Love One Another

The last few weeks, we’ve focussed on the 5th chapter in the Gospel of Matthew, the introduction and opening passages of Jesus’ Sermon on the Mount.  We’re going to conclude our discussions of it today (but I encourage you to continue reading the next few chapters of Matthew to discover how Jesus describes prayer, life’s worries, and what it means to live in community).

Jesus’ words have not been easy.  In redefining what it means to live in community, Jesus explains that our communities require the collective energy of all people to bring about the good (for all people).  We need to care for those suffering and in mourning, guard our own hearts as the origin of both hatred and fear, and lastly this week, love our enemies as powerfully as we love our friends, our family.

After a long sermon, a minister asks her parishioners if they are ready to love their enemies. About half of the people in the congregation timidly raise their hands.  Not happy with the result, the sermon goes on for another 20 minutes and then pause, the same question. This time, 80 percent of the parishioners raise their hands. Still not satisfied, the sermon resumes, and for 15 more minutes with passion and fervour the minister preaches, afterwards asking the same question, are you ready to love your enemies?. This time everyone raises their hands, except for a quiet woman in the back.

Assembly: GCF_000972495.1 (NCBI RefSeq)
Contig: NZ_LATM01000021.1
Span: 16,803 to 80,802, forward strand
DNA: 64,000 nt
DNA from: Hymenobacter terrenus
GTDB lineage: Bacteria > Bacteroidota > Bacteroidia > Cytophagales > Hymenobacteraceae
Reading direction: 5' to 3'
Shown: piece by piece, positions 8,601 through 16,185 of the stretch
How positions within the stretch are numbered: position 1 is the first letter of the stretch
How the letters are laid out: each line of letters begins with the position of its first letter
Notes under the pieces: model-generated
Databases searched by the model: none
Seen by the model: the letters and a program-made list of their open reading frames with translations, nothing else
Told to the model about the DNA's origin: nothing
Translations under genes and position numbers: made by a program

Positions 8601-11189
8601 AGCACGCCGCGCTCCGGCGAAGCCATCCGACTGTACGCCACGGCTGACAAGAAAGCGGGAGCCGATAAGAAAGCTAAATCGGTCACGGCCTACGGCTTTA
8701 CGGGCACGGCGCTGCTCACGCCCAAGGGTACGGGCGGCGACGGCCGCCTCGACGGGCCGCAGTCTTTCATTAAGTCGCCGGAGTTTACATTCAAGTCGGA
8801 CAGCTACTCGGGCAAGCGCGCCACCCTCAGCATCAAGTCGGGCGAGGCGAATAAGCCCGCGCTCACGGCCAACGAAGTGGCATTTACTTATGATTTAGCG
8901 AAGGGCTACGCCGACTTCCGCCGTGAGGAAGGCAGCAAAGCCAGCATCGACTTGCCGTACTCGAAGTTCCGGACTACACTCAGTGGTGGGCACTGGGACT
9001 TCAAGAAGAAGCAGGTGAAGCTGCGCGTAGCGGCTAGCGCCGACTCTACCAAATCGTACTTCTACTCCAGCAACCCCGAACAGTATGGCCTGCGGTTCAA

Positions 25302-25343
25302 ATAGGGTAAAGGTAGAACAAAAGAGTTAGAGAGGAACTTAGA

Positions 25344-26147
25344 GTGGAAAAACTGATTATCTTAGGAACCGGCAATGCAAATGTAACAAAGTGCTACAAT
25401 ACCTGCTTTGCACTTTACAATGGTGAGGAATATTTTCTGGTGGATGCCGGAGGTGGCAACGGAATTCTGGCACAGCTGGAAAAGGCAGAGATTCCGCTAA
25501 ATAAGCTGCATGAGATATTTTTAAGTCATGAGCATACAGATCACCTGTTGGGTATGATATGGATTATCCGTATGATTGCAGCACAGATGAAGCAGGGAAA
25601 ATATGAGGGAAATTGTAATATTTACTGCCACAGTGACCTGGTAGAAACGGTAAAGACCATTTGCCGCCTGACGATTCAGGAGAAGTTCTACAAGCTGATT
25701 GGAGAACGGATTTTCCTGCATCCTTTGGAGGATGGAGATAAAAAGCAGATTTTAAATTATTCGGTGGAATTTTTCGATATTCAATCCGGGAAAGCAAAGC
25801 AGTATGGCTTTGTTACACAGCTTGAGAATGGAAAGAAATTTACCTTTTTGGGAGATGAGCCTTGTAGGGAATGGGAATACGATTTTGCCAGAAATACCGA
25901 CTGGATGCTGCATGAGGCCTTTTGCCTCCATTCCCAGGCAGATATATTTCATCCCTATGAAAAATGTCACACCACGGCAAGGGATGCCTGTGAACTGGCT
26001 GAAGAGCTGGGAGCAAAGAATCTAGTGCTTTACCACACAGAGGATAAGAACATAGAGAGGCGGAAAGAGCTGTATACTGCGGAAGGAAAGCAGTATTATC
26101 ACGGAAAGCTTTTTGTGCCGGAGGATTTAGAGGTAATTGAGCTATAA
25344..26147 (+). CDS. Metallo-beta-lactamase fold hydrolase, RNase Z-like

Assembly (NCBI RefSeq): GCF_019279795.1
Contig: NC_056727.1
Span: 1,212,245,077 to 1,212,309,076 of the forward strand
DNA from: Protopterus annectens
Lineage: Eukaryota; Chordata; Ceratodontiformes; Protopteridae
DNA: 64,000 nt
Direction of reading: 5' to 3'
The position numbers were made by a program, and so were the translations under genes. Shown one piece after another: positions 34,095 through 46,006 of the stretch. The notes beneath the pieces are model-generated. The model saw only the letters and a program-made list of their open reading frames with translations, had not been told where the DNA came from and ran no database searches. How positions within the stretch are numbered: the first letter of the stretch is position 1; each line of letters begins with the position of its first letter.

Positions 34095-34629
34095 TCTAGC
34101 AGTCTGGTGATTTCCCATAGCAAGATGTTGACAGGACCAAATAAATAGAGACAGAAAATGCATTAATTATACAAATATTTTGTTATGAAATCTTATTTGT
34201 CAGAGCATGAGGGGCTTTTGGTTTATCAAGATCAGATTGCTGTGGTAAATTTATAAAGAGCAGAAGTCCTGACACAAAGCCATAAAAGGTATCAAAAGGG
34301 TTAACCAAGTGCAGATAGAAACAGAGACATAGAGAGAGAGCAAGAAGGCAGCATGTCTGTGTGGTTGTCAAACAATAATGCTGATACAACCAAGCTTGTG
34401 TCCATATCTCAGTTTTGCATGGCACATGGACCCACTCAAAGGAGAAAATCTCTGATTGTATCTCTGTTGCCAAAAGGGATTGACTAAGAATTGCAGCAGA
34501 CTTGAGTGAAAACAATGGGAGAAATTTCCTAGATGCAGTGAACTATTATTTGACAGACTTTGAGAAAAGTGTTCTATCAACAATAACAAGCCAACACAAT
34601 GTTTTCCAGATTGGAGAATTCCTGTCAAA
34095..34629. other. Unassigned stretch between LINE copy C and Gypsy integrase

“Mrs. Johnson, are you not ready to love your enemies?” asks the minister.

“I don’t have any” says Mrs. Johnson.

“Love?” the minister asked, to which the woman replied, “No…enemies, I don’t have any.”

“That is amazing. How old are you?”

“I’m 93.”

“Will you please go to the front and explain to all of us how anybody could make it to 93 years old without having any enemies?” Mrs. Johnson gets up and goes to makes her way to the pulpit. Upon facing the congregation, she quietly clears her throat and says, “It’s quite simple…I outlived all those jerks!”

And we hear the words of Jesus say…

Sung Response:  Love one another, as I have loved you.